Vocalist Charles Walker’s discography spans more than 40 years, and on his first release–1959’s “Slave to Love,” on the Champion label–one of the backing musicians is guitarist Johnny Jones. Though Walker has never had a hit, singles from his early stints on blues and R & B imprints like Fury and Chess are prized by collectors. He spent most of the 80s in Europe, where American soul survivors are idolized; then in 1993 he returned to his hometown of Nashville and hooked up again with Jones. The two have yet to release a disc as a duo, but Jones guests on Walker’s first stateside full-length, last year’s Leavin’ This Old Town (Cannonball). Walker is at least 60, but he sings in a high-pitched, adolescent-sounding voice that doesn’t always stand up to the blues–on “Homewrecker Legs” (“Lookin’ so hot she can melt cold steel / She knows how to move in a pair of high heels”) he comes off like a horny teenager, and over the slow grind of “The Monkey Song” his double entendres (“You can have anything you want / If you just shave that monkey clean”) sound merely puerile. On more emotionally sophisticated material, though–like “Make It Rain” and the misty blue “The Very Thing That Makes You Rich”–his trembling, boyish vulnerability works with the lyrics, not against them, and he sounds convincingly plaintive and desperate. Like Walker, Jones has a high tenor voice, but his timbre is thicker and more textured. And though his string-bending guitar style is clearly post-King (both B.B. and Albert), his fierce attack and shivering sustains give his playing a rootsy, jukey feel. On his debut under his own name, 1998’s I Was Raised on the Blues (Black Magic), he covers an impressive emotional range: on “I Done Did That Already” the arcing structure of his solo reflects the good-natured, optimistic lyrics, but “Groove Thing,” despite feel-good lines like “Ain’t no need to worry, when you find it you will know,” is a lurking, minor-key grinder, with Jones’s guitar biting off shards of the melody and gnawing them to shreds. For these shows Jones and Walker will be backed by a four-piece organ combo and take turns as front man. “Nothing a Young Girl Can Do,” their vocal duet on Walker’s disc, is a good taste of what the sets might sound like: Walker soars in high harmony, and Jones, with his more nuanced croon, plays the voice of experience, telling his callow-sounding partner to choose a dependable older woman over a seductive but dangerous girl. Friday and Saturday, May 11 and 12, 9:30 PM, Rosa’s Lounge, 3420 W. Armitage; 773-342-0452.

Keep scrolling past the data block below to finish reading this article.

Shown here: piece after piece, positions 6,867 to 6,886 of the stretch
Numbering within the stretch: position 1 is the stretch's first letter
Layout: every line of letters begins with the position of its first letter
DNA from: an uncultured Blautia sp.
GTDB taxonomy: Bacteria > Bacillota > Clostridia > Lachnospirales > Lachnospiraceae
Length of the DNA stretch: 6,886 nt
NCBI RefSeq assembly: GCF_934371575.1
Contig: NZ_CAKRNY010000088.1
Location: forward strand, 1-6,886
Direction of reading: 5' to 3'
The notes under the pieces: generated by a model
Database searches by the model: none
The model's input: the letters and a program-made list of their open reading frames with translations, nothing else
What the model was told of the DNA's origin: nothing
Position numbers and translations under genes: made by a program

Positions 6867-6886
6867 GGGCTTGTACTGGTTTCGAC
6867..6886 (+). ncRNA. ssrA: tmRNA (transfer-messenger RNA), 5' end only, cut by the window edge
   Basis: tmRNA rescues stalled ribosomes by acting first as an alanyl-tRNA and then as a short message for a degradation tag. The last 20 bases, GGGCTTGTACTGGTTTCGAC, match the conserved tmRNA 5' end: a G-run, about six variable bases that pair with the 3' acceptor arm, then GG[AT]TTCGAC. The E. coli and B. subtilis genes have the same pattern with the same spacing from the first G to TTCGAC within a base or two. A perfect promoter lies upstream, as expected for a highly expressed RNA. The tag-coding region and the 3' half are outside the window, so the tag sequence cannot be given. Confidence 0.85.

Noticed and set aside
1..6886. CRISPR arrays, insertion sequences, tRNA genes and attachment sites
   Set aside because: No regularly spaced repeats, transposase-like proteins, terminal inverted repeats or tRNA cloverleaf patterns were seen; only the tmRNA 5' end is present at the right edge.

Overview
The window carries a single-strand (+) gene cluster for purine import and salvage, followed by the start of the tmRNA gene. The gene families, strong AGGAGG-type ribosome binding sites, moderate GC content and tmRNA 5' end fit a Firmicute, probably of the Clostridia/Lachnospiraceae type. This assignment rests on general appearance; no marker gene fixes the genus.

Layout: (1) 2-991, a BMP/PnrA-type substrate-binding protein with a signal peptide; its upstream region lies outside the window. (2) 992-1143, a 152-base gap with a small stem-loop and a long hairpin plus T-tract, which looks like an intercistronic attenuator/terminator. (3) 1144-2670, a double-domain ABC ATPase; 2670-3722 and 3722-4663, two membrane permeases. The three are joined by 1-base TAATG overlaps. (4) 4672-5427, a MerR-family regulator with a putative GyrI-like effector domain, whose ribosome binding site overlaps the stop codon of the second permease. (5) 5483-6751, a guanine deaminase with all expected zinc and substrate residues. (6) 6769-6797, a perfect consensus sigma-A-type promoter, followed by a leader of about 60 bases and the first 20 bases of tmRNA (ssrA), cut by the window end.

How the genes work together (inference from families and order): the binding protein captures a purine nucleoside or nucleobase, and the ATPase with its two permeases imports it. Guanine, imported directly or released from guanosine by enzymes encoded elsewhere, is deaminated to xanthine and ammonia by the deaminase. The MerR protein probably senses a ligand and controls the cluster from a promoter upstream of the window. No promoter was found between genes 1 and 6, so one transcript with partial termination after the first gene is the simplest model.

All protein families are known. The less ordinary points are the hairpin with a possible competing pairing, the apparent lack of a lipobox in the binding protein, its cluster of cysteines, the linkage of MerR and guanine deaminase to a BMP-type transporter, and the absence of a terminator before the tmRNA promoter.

Art accompanying story in printed newspaper (not available in this archive): photo/Rusty Russell.